TITLE

Combination therapy for HIV: the effect on inpatient activity, morbidity and mortality of a cohort of patients

AUTHOR(S)
Brettle, Ray P.; Wilson, Alan; Povey, Sarah; Morris, Sheila; Morgan, Rhoda; Leen, Clifford L. S.; Hutchinson, Sharon; Lewis, Steff; Gore, Sheila; Brettle, R P; Wilson, A; Povey, S; Morris, S; Morgan, R; Leen, C L; Hutchinson, S; Lewis, S; Gore, S
PUB. DATE
February 1998
SOURCE
International Journal of STD & AIDS;Feb1998, Vol. 9 Issue 2, p80
SOURCE TYPE
Academic Journal
DOC. TYPE
journal article
ABSTRACT
We set out to quantify the changes in HIV-related morbidity and mortality associated with the clinical use of antiretroviral therapy via prospectively collected patient-related events (admissions, bed days, deaths, WHO stage 3 and 4 events and drug costs) on all HIV patients known to the Regional Infectious Disease Unit (RIDU) from 1 January 1987 to 31 December 1996. The introduction of zidovudine monotherapy in 1987 for those with AIDS was associated with a subsequent decline of inpatient activity for 2 years: in 1989 there was a 23% reduction in bed days but only a 6% reduction in admissions. A further dramatic decline of patient-related events in those with AIDS was noted during 1996 following the introduction of combination therapy, a 39% reduction in admissions, 44% reduction in bed days, 54% reduction in stage 4 events, 33% reduction in WHO stage 3 events and 40% reduction in the death rate. Reductions were also observed for patients without AIDS including a 42% reduction in the rate of patients developing AIDS. Similar reductions were noted when the patients were classified by immunological instead of clinical status although data for 1997 suggest an increase in patient-related activity for those with CD4 counts >200 cells/microl possibly as a result of low levels of anti-HIV therapy. The introduction of combination therapy for HIV has to date led to a minimum saving of one inpatient bed per 100 patient years which helped defray the cost of combination therapy. Although we cannot imply causality from an observational study, dramatic reductions in patient-related activity were associated with the introduction of combination therapy into clinical practice. The ultimate extent and duration of this effect cannot as yet be predicted and caution is required since similar reductions were noted with zidovudine therapy which were unfortunately time limited.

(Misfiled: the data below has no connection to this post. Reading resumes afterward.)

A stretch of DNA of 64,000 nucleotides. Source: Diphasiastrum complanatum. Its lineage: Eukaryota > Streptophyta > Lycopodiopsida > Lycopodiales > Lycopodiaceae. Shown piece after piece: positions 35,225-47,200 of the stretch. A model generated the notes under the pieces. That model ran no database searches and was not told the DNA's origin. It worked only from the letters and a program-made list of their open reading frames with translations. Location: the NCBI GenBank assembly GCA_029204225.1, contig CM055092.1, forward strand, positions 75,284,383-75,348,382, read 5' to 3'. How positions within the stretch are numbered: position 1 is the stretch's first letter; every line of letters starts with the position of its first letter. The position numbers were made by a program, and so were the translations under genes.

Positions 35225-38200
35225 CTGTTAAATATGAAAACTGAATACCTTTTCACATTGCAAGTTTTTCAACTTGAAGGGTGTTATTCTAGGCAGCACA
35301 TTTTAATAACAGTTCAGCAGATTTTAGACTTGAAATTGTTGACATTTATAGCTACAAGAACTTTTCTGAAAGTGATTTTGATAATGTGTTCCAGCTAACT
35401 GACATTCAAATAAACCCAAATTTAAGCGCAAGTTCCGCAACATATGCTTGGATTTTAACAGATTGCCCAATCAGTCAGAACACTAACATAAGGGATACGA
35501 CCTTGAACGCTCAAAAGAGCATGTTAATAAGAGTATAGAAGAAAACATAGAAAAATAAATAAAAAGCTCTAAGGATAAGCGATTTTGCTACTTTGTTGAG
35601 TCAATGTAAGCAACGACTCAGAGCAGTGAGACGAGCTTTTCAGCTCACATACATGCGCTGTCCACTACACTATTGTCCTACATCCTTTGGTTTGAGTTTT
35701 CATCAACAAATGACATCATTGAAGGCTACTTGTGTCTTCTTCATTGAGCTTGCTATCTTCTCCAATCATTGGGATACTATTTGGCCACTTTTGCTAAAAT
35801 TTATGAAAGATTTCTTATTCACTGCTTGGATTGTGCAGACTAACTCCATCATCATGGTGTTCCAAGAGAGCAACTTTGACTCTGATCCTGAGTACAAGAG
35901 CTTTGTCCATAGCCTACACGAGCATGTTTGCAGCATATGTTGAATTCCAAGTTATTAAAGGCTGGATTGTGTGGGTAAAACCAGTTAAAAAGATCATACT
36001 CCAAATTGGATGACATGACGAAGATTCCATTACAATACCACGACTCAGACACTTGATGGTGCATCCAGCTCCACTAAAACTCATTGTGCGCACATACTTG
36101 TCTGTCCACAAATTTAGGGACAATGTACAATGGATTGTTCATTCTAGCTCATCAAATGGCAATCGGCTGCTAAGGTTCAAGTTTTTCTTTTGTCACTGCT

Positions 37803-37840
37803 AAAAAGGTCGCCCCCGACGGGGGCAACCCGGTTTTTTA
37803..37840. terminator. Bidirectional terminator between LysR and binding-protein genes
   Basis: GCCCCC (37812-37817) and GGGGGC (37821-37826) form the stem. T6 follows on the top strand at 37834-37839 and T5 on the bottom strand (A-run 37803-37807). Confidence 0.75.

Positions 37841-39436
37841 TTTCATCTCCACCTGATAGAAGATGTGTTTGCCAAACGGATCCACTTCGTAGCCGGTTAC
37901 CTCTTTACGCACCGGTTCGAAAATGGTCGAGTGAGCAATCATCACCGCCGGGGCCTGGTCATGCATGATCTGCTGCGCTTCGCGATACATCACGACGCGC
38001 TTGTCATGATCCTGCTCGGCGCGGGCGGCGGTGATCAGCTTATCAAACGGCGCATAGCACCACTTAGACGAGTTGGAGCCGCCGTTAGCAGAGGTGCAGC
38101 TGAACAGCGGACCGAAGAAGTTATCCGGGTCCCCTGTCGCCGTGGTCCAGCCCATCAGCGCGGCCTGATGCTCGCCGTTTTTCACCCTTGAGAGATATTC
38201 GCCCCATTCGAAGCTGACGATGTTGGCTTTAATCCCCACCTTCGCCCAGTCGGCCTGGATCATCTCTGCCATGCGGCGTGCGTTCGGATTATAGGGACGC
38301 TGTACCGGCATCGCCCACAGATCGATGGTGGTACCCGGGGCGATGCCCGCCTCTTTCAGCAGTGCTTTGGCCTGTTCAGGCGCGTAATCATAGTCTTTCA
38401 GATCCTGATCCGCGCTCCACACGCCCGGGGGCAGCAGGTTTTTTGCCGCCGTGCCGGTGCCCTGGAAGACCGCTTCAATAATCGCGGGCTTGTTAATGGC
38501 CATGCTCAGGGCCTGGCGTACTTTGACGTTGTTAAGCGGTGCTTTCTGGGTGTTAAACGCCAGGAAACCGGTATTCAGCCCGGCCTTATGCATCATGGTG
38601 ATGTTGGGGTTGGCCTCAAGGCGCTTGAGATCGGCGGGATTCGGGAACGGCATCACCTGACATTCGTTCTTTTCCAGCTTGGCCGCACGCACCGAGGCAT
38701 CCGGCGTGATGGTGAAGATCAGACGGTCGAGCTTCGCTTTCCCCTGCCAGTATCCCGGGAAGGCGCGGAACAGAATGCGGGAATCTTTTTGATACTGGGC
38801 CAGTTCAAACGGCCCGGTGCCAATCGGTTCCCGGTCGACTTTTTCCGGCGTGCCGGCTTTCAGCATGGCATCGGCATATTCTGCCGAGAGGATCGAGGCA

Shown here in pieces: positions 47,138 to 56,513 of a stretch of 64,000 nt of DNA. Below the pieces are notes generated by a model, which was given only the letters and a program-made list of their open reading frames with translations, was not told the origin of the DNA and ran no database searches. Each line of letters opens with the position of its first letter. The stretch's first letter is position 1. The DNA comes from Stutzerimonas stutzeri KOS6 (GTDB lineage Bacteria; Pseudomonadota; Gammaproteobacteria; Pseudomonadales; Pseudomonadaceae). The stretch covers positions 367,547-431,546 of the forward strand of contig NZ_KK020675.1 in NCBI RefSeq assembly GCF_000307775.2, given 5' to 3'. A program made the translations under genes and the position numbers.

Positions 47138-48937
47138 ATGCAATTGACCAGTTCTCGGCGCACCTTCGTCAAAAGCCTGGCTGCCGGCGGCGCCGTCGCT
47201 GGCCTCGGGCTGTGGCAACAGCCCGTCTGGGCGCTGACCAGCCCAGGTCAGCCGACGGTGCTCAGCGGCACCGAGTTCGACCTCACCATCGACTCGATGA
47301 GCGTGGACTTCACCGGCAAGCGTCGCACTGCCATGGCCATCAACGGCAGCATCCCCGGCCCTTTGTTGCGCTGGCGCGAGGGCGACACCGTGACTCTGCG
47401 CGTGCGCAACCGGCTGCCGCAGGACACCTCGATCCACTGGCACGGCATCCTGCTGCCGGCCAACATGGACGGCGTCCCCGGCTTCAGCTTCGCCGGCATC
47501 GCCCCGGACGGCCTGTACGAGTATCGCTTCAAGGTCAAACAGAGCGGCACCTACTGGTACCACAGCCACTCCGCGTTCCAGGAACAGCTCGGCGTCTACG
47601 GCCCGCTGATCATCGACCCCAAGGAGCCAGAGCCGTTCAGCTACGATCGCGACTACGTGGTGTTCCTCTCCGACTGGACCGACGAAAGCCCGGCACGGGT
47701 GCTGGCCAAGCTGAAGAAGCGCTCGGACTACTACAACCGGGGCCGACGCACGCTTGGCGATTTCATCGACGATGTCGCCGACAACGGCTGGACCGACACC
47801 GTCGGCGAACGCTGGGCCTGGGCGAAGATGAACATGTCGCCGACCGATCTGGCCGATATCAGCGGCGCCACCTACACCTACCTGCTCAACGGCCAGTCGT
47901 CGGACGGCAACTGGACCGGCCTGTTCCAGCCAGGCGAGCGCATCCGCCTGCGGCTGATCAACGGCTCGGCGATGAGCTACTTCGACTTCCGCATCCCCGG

ACCESSION #
22202142

 

Related Articles

  • Recurrent hypersensitivity to Combivir. Winston, Alan; McLean, Ken // International Journal of STD & AIDS;Mar2002, Vol. 13 Issue 3, p213 

    The non-nucleoside reverse transcriptase inhibitors (NNRTIs) are commonly used in combination antiretroviral therapy and are associated with hypersensitivity reactions on induction therapy. We report a case of recurrent hypersensitivity associated with Combivir, when there was a delay in...

  • Antiretroviral therapy in HIV infection: are we using resources appropriately and cost effectively? Horn, C. K.; Dodds, R.; Scott, G. R. // International Journal of STD & AIDS;Oct1999, Vol. 10 Issue 10, p689 

    The provision of antiretroviral therapy to HIV-positive patients attending the Department of Genitourinary Medicine at the Royal Infirmary of Edinburgh was assessed, to examine whether clinicians were offering treatment in line with the departmental protocol. A total of 195 patients attended in...

  • Risk of Myocardial Infarction in Patients with HIV Infection Exposed to Specific Individual Antiretroviral Drugs from the 3 Major Drug Classes: The Data Collection on Adverse Events of Anti-HIV Drugs (D:A:D) Study. Worm, Signe Westring; Sabin, Caroline; Weber, Rainer; Reiss, Peter; El-Sadr, Wafaa; Dabis, Francois; De Wit, Stephane; Law, Matthew; D'Arminio Monforte, Antonella; Friis-Møller, Nina; Kirk, Ole; Fontas, Eric; Weller, Ian; Phillips, Andrew; Lundgren, Jens // Journal of Infectious Diseases;2/1/2010, Vol. 201 Issue 3, p318 

    Background. The risk of myocardial infarction (MI) in patients with human immunodeficiency virus (HIV) infection has been assessed in 13 anti-HIV drugs in the Data Collection on Adverse Events of Anti-HIV Drugs (D:A:D) study. Methods. Poisson regression models were adjusted for cardiovascular...